They have taken the oath of the brother in blood, in leavened bread and salt. Rudyard Kipling
Reply
They have taken the oath of the brother in blood, in leavened bread and salt. Rudyard Kipling
Reply
post #11 of 19
Thanks for the planting advice! I have roasted carving pumpkins and then run through the food processor. I used it in breads and it was ok but not nearly as good as the smaller cooking varieties I have bought in the past.

Last year, the volunteer pumpkins were more of a bush than a vine. In fact, at first we thought it was zucchini or squash until the fruit started growing. This year, it was a large vine. My biggest issue in trying to grow them myself is going to be space. I just don't have a lot of space in sunlight. My front yard is huge with lots of shade (9 large shade trees of various types) while my back yard is small and only has full sun on one side.

Pollination shouldn't be a problem here. We have to get someone out to remove a hive of honey bees from behind the siding on our house!
post #12 of 19
>>>That, sadly, is a common problem Allie. If fruits and vegetables are visible, and accessible, they disappear. Every passerby seems to think they are free for the taking.<<<

Tis true, but my neighbor’s wife has a brilliant way of virtually eliminating this. Every year their sugar plums were taken off of their trees that boarded a busy intersection and it infuriated he husband. Being the psychologist that she is, she put up a sign one year as an experiment. It said:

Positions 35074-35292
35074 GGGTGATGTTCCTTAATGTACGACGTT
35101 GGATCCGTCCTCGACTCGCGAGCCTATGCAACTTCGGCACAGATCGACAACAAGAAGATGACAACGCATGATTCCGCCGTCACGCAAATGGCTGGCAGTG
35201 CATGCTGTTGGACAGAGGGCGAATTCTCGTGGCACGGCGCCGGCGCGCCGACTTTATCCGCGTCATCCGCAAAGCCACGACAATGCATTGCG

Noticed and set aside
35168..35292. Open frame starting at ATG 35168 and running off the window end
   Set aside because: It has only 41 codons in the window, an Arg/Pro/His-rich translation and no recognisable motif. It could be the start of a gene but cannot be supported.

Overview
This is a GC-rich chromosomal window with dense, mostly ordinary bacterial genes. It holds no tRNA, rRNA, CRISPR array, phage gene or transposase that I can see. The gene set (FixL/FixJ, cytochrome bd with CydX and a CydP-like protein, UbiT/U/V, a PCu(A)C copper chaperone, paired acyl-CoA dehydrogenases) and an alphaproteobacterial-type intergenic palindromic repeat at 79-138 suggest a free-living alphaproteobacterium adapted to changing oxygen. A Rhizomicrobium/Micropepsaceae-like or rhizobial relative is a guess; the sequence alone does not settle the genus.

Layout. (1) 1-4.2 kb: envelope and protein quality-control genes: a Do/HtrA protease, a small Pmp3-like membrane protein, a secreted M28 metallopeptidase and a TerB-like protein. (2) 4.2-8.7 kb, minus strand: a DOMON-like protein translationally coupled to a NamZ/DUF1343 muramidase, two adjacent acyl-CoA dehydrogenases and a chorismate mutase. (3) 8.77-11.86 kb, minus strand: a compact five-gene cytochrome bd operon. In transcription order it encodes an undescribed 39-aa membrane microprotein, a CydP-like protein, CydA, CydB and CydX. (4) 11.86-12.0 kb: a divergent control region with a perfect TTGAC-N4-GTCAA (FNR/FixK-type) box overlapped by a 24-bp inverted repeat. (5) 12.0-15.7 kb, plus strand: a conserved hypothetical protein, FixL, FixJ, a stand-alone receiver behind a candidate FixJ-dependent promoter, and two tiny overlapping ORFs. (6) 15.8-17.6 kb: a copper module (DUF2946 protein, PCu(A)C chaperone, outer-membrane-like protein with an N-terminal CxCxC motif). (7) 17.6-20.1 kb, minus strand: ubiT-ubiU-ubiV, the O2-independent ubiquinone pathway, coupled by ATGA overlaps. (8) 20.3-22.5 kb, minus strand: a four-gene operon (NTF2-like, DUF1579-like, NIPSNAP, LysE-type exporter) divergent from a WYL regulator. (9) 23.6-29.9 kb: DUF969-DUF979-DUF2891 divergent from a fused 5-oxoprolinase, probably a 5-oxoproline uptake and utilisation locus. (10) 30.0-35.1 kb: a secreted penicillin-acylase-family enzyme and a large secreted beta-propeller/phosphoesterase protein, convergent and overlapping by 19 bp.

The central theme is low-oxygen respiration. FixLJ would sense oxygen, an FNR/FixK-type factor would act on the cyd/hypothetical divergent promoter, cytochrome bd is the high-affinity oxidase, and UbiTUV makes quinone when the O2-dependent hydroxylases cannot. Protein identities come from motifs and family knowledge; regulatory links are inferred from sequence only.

“Free fruit"

That year hardly any disappeared.

Human nature – gotta love it. :lol:
post #13 of 19
:eek: Yeti....I reckon it was a Triffid
 Don't handicap your children by making their lives easy.
Robert A. Heinlein

 
Reply
 Don't handicap your children by making their lives easy.
Robert A. Heinlein

 
Reply
post #14 of 19
Out of 5 pumpkin plants I ended up with 2 small pie pumpkins. I had over 40 squash from the plants in the same row(10 feet away). My cucumbers didn't do much either this year.
post #15 of 19
Just out of curiosity, Mary, how did the pumpkins do on flowering? Did they put out a lot of blossoms that just didn't develop. Or was flowering also on the short side?

My cukes did surprisingly well, consider the cold, wet summer we had. But they didn't start producing until late July, and drove us out in August---which is very unusual. Down here cukes usually are finished by late June/early July.